Srdjan Ilic, Associated Press
Rioters clash with police in Belgrade, Serbia, Tuesday after a rally in support of war crimes suspect Radovan Karadzic.

BELGRADE, Serbia — Authorities began extraditing ex-Bosnian Serb leader Radovan Karadzic to the war crimes tribunal to face genocide charges early Wednesday, an official with the Serb prosecutor's office said, despite a violence-tinged protest hours before by thousands of his supporters.

Four jeeps with tinted windows were seen speeding away from the downtown Belgrade war crimes court at about 3:45 a.m. Wednesday where Karadzic was being held since his arrest July 21.

An official of the prosecution office told The Associated Press that Karadzic was in one of those jeeps on his way to Belgrade airport from where he will be flown to the U.N. court in the Netherlands. The official spoke on condition of anonymity because she was not authorized to speak to the media.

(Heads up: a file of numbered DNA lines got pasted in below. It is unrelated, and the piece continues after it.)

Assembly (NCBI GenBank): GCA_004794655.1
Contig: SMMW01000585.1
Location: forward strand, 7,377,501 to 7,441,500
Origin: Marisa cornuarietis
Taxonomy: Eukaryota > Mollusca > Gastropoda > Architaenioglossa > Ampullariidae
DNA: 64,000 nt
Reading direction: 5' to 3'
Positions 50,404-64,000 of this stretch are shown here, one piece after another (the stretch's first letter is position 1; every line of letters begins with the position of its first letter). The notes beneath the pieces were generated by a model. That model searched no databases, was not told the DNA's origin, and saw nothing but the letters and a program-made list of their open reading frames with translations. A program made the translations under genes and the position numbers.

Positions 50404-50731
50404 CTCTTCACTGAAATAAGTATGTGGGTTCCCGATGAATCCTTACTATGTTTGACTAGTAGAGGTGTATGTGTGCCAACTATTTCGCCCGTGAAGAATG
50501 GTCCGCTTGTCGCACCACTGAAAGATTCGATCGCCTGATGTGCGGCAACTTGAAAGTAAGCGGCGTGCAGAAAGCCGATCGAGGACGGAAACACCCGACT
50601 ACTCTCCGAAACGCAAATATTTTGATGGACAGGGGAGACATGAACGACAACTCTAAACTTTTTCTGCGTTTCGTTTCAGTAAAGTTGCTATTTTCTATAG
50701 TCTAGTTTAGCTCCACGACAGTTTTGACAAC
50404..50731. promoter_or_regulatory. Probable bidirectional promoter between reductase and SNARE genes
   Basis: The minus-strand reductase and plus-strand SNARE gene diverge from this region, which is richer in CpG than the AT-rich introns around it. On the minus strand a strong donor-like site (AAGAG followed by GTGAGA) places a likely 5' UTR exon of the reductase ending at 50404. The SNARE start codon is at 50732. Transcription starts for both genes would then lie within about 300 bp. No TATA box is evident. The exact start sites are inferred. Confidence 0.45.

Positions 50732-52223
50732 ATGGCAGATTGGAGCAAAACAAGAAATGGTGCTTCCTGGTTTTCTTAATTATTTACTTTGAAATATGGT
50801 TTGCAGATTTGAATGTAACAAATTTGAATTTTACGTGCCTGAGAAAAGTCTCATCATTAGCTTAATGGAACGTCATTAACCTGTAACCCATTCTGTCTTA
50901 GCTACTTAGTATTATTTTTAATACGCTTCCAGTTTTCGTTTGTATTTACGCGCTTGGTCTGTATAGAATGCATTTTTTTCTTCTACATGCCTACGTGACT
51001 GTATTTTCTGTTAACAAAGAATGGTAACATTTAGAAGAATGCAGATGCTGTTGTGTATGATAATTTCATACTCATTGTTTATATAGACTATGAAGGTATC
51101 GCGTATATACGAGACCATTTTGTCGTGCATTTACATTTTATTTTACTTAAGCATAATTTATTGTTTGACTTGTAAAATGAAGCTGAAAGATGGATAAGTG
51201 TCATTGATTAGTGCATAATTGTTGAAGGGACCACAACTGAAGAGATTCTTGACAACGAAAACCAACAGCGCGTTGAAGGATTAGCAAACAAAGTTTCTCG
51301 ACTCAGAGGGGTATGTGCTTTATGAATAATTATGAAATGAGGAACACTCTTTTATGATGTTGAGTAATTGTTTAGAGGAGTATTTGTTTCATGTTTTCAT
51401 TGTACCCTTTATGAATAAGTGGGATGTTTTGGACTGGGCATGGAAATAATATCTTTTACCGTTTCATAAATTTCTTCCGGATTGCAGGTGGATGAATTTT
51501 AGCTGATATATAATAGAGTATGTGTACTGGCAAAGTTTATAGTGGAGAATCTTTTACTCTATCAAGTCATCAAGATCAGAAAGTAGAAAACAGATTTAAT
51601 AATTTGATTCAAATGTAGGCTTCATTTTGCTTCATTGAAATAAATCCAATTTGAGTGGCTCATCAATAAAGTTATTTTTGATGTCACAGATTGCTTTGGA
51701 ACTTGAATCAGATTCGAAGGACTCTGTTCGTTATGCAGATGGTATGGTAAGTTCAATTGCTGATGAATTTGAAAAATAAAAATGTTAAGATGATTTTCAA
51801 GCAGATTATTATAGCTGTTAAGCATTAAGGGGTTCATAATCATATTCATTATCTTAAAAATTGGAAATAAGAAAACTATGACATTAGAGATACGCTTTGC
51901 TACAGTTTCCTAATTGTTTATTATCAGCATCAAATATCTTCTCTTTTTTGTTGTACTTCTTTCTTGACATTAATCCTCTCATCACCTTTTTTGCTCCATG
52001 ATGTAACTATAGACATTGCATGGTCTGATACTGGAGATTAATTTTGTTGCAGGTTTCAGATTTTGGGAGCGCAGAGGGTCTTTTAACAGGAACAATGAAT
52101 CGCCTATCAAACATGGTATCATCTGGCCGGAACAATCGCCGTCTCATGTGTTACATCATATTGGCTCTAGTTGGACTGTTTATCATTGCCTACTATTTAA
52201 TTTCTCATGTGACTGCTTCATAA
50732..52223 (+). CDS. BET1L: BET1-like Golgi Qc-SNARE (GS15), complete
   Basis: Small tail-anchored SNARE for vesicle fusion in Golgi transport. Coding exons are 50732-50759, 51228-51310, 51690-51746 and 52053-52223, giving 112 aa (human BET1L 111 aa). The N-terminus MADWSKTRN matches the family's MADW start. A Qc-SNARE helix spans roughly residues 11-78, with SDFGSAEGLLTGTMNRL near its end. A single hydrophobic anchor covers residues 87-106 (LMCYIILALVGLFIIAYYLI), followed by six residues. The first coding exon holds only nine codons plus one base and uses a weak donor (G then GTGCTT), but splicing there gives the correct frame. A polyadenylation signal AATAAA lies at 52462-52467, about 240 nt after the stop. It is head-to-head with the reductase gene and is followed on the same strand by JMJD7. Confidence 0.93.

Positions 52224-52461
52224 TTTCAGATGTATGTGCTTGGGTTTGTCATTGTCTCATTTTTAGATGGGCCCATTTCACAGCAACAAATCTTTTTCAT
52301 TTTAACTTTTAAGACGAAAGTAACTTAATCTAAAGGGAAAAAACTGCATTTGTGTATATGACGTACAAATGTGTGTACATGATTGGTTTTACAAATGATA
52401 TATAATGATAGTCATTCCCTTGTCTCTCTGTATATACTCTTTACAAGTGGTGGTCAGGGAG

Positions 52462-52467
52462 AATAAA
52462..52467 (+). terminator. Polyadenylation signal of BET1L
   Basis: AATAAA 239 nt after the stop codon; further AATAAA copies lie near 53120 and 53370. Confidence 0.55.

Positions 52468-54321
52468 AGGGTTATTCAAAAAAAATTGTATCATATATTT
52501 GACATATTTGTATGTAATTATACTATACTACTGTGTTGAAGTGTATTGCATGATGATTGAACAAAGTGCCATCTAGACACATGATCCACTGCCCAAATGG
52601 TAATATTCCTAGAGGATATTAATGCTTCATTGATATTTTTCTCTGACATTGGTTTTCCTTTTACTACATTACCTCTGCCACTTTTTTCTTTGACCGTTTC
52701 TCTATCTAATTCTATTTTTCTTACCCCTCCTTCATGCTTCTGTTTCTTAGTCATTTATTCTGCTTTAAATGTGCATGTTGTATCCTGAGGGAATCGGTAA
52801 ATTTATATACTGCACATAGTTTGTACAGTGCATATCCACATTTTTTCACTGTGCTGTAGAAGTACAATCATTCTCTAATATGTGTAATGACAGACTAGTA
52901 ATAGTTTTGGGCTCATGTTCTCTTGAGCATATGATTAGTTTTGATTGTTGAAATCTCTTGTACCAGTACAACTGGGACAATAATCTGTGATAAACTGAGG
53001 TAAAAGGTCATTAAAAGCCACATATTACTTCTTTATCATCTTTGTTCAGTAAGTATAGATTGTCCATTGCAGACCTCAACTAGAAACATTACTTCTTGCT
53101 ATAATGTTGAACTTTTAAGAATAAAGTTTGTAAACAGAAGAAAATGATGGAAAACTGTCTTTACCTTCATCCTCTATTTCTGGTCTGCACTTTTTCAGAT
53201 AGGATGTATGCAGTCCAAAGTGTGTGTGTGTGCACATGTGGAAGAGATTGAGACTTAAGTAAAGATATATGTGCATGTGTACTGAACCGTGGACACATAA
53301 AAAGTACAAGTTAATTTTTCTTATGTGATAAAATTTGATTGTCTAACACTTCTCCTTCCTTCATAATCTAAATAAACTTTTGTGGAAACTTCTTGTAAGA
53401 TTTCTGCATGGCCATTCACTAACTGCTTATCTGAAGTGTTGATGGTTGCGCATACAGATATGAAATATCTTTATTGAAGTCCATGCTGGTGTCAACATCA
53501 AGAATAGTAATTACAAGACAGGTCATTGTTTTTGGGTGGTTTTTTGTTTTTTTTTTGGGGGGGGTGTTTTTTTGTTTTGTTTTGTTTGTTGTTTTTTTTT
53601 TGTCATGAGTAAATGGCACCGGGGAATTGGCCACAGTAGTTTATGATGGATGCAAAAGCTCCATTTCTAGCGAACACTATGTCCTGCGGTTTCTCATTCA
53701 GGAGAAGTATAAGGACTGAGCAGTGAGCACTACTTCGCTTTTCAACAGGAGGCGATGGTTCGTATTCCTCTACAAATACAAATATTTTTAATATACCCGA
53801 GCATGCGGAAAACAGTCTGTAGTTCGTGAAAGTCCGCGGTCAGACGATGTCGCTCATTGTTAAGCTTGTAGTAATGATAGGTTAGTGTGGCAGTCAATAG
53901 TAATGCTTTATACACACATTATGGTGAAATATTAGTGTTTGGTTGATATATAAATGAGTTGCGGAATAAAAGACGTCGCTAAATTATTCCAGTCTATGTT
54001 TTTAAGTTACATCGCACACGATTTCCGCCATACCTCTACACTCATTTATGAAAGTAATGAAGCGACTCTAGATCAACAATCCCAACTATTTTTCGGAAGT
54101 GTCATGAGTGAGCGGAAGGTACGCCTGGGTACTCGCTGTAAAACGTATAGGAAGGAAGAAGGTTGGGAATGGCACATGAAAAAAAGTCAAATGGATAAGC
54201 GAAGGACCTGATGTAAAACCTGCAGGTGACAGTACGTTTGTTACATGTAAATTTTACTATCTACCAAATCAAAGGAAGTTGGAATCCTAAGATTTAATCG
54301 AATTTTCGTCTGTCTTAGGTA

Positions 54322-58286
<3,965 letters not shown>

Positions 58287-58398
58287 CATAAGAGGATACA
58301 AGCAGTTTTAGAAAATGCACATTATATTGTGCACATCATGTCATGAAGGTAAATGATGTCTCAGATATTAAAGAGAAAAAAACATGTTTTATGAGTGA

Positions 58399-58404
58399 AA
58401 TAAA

Karadzic was captured last week in Belgrade, where he lived under the assumed identity of a health guru, with long white beard and hair, and large glasses.

Karadzic faces 11 charges at the U.N. tribunal in The Hague, including genocide and conspiracy to commit genocide.

Late Tuesday night, a demonstration against just such a move turned violent on its fringes as stone-throwing extremists clashed with police, who responded with tear gas and rubber bullets.

While most of the 15,000 demonstrators sang nationalist songs and waved posters of their "Serb Hero," a few hundred hard-liners broke away from the gathering and threw rocks and burning flares at police in downtown Belgrade.